A: Yes. Using our district energy system, of which SFU’s UniverCity is a customer, we’re reducing carbon emissions on Burnaby Mountain by 80 per cent. So that’s a significant reduction.
Q: You talk of energy cost savings, but what about the cost to the homebuyer up front? Aren’t eco-friendly homes an expensive luxury that only the wealthy can afford?
A: What we know through experience is that our developers are able to create housing on Burnaby Mountain that is price-competitive with other neighbourhoods in Burnaby and is probably among the lowest-priced new community development in the region. There was a time when there was a green premium – absolutely. We were all finding our way and learning how to make buildings energy-efficient. But it’s really become common practice to do a better job at insulating buildings, adding double- or triple-glazing – and product costs have come down, as demand for energy-efficient construction products have increased. In 2012, we opened a new childcare centre on Burnaby Mountain, described by the International Living Future Institute as “the greenest childcare centre on the planet” – it generates more energy than it uses, it harvests more water than it uses, has very few construction materials from beyond 500km, and it uses off-the-shelf materials, so it could be built anywhere. But for me the success is that we did all that, and managed to build that centre for 15 per cent or more below the cost of comparable childcare centres, through good design. It’s back to that notion of “if it isn’t economic, it isn’t sustainable.” It’s profitable sustainability.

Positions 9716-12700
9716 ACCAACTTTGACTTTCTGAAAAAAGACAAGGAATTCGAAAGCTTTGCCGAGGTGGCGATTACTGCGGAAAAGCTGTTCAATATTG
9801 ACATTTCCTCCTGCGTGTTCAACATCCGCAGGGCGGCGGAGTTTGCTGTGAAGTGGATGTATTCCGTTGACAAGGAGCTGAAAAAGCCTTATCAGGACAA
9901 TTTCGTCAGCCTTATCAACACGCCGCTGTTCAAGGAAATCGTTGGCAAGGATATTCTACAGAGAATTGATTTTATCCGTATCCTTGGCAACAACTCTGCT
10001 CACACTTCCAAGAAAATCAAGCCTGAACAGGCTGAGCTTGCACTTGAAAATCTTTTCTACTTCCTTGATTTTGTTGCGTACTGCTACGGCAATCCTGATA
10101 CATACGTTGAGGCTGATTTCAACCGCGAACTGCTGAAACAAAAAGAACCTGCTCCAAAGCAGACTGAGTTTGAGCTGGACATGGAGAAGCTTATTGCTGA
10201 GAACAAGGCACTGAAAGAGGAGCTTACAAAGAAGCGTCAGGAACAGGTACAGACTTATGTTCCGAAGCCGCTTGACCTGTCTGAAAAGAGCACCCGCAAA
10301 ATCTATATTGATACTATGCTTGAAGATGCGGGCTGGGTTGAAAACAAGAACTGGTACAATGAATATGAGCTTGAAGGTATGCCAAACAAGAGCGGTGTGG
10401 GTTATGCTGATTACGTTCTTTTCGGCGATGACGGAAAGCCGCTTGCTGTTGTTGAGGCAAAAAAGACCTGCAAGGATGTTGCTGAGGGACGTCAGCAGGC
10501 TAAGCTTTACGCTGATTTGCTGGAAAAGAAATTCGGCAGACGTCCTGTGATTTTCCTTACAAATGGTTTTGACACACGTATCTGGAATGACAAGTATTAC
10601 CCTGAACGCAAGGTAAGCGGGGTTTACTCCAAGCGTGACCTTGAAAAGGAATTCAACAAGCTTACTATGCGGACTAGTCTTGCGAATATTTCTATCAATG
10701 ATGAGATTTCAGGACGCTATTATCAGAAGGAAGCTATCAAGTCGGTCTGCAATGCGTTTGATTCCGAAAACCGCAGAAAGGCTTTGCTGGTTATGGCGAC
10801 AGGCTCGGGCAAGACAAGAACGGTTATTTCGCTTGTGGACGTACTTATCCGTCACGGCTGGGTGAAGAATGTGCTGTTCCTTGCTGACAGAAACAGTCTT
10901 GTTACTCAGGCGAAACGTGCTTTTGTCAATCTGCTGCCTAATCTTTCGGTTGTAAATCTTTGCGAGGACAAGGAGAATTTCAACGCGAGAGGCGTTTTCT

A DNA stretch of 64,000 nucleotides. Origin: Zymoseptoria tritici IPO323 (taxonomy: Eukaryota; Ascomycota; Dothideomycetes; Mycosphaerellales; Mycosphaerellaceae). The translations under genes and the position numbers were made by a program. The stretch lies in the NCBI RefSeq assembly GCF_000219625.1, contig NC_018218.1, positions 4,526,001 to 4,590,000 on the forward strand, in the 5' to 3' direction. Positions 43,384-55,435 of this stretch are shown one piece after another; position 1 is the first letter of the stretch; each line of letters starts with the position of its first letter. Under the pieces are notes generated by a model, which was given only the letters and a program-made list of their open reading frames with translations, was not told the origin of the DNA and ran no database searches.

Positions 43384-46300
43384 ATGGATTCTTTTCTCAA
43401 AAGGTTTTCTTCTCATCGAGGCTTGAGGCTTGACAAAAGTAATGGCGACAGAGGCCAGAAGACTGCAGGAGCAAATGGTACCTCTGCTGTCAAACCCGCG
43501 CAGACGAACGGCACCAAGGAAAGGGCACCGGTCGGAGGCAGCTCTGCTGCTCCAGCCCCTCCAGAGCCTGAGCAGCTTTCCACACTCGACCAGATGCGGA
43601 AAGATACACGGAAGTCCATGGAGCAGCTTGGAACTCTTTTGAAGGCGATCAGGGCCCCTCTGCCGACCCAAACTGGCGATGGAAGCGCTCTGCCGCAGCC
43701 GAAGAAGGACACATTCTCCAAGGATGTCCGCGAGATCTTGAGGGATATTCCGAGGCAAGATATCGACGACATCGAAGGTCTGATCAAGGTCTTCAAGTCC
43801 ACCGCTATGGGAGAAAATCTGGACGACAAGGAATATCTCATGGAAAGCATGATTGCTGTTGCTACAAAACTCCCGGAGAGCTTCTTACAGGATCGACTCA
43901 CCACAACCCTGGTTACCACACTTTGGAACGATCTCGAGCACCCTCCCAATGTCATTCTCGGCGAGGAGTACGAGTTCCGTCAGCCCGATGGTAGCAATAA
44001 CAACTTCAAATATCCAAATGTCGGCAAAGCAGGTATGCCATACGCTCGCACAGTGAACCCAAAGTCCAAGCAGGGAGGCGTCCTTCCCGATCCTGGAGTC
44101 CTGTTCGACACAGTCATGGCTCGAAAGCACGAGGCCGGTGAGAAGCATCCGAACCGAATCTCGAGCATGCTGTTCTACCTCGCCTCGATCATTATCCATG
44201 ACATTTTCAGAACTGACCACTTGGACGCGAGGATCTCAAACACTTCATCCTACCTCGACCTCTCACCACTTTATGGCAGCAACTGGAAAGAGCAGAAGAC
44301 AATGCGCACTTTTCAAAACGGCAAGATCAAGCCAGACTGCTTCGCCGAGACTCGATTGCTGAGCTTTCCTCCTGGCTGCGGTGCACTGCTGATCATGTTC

Q: How are the eco-friendly homes at UniverCity being built at a lower cost?
A: In home construction, everybody’s upping their game. Developers can build their homes using our district energy system, which eliminates a mechanical room in each home, and the mechanical equipment, and every suite doesn’t have a hot water tank – you start adding these things up and there are savings. Also, the costs of green products like triple glazing is coming down.
Q: What else at UniverCity is helping carbon emissions?
A: When we’re all done, somewhere between 9,000 and 10,000 people will all be living within a five- to seven-minute walk of the high street, the elementary school, the childcare centre and transit. We’ve not only made direct energy-reduction achievements, but indirect ones as well. There are fewer cars on the roads, and 10 per cent of our residents don’t even have a car. People use transit here at roughly double the regional transit-use rate. And you can scale all of this up.
Q: So let’s talk about scaling it up. How can these kinds of communities be replicated across Metro Vancouver and further afield? Are there barriers to rolling them out?